Are brick and mortar art galleries the loss leaders in an art world, potentially spiraling beyond viable limits? More than ninety art fairs now define the rhythm of globalized art business. This development has profoundly altered the relationships amongst artists, gallerists, and collectors.
This panel discussion explores and critiques the impacts and challenges – legal, ethical and business – of the rise of art fairs. This is part of an initiative to create dialogue amongst lawyers, artists and emerging and established art professionals working in the primary or secondary markets.
Moderator: , Chair, Committee on Fine Arts, New York State Bar Association, Entertainment, Arts and Sports Law (EASL) Section, Attorney and Faculty at Sotheby’s Institute of Art
Elizabeth Dee, Gallerist
, Attorney at Stropheus Art Law
, Litigation Partner at Sullivan & Worcester LLP
A video of Ed Winkleman’s PowerPoint presentation can be found in the section on his presentation below. A dedicated audio recording of Elizabeth Dee’s comments also precedes her text.
Judith B. Prowda
More than 90 art fairs define the rhythm of globalized art business. There are dozens of NYC art fairs. In fact, when Richard and I were planning this program we made the strategic decision to schedule it between Frieze NY, and Art Basel in Switzerland. With the rise and rise of art fairs, sheer survival in the commercial art context now requires galleries to participate in a half a dozen or more art fairs a year – from New York to Maastricht to Dubai to Hong Kong to São Paolo – with stops along the way.
Some dealers make as much as two-thirds of their sale at fairs. Art fairs have indeed transformed the business of art and even the production of contemporary art. For serious collectors the international art fair circuit is an imperative, while visiting only a few of galleries in NY, London and Berlin seems – well – almost quaint. I recall arriving a few minutes before the opening at The Euro¬pean Fine Arts Fair (TEFAF) in Maastricht and being crushed by a crowd of eager collectors who gathered impatiently for the doors to burst open at 11AM on the dot. And TEFAF is perhaps the most subdued of fairs.
On the positive side, art fairs create a global art dialogue; galleries introduce works fresh from artists studios to the international stage. For the past three years Frieze has commissioned artists projects that have been curated by Cecelia Alemani. Frieze also offers a daily program of keynote lectures, panel debates, and discussions on diverse cultural topics. And let’s not forget the glitzy parties.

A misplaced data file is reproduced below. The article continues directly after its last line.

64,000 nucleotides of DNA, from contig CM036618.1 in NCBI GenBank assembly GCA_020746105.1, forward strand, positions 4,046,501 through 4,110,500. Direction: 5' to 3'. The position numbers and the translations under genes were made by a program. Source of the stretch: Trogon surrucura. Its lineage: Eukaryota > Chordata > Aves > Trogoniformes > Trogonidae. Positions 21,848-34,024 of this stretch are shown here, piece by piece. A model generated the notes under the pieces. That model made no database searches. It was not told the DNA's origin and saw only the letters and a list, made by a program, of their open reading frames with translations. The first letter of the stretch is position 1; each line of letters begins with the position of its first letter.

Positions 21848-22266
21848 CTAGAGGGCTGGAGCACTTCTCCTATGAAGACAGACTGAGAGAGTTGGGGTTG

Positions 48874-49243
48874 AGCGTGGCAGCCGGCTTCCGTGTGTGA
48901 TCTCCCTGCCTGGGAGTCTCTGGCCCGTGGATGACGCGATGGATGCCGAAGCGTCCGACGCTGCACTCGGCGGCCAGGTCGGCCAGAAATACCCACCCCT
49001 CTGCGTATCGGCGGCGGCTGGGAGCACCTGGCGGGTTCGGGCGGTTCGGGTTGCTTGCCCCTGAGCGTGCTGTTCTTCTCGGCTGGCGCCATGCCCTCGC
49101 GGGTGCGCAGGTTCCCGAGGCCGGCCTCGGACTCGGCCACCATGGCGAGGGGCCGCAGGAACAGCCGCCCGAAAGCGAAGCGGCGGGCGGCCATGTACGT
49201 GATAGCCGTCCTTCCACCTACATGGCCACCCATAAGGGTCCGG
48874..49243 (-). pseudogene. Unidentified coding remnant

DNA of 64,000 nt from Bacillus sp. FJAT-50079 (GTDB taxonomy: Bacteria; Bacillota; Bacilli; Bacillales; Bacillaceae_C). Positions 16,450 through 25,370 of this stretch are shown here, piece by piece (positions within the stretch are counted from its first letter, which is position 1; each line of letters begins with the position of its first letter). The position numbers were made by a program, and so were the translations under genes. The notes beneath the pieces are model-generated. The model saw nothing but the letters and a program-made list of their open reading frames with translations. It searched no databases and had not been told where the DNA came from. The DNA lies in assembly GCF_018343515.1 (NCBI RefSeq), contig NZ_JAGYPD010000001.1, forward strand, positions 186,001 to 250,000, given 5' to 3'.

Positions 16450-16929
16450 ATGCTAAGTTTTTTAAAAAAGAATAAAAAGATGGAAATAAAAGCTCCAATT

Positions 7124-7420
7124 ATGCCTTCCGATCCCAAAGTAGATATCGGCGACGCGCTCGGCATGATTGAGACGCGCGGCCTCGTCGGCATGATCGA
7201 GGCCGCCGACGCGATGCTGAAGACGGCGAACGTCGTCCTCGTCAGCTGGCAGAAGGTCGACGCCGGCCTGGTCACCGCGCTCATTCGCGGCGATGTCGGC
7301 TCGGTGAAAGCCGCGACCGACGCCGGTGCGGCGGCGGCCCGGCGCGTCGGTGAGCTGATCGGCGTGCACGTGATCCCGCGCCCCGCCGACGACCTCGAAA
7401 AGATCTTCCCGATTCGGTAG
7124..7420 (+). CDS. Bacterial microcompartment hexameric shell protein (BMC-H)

Fairs have also been criticized. Participation in an art fair is a very expensive proposition – from a highly selective application process, to fees for booths shipping, insurance and travel. Mid-tier galleries which can’t afford these costs are often left at the gate. Increasingly they are confronted with the financial unsustainability of their brick and mortar.
Also – and I leave this to our gallerists to address – is the question of art production and the responsibility of dealers who may have to pressure artists to turn out a high volume of new work in order to satisfy the demand¬ing art fair calendar.
Along with the rise of art fairs, is the emergence of complex legal and ethical issues. For example, and these are but a few on the legal side – how are relationships among the relevant actors distinct from traditional dealing? How are negotiations affected? When is the handshake deal an enforceable contract? When isn’t it? What about warranties of title and authenticity? Whose jurisdiction laws apply in title disputes if a work is stolen? That of the consigner, or the good faith purchaser, or the country from where the object was stolen? Suppose a work was shipped or looted abroad without an export license? Or it turns out to be a fake, or is seized by the bank as collateral on a loan? What are the consequences?These are but a few of the legal issues.
And there are ethical concerns as well. How are conflicts of interest addressed when dealers are evaluating other dealers in the application process? Are decisions about gallery placements at the fair – fair? Are rising costs making it impossible for some dealers to compete? How are a dealer’s fiduciary duties to their artist affected?
To parse all this out, we will begin with Ed Winkleman. Ed is co-owner of Winkleman Gallery and also co-founder of the Moving Image Art Fair. He is the author of the eponymous blog that demystifies the gallery system, and the book, How to Start and Run a Commercial Art Gallery, published in 2009. Ed will offer an overview of the research on art fairs he is conducting, in preparation for his upcoming book, Selling Contemporary art: How to Navigate the Evolving Market.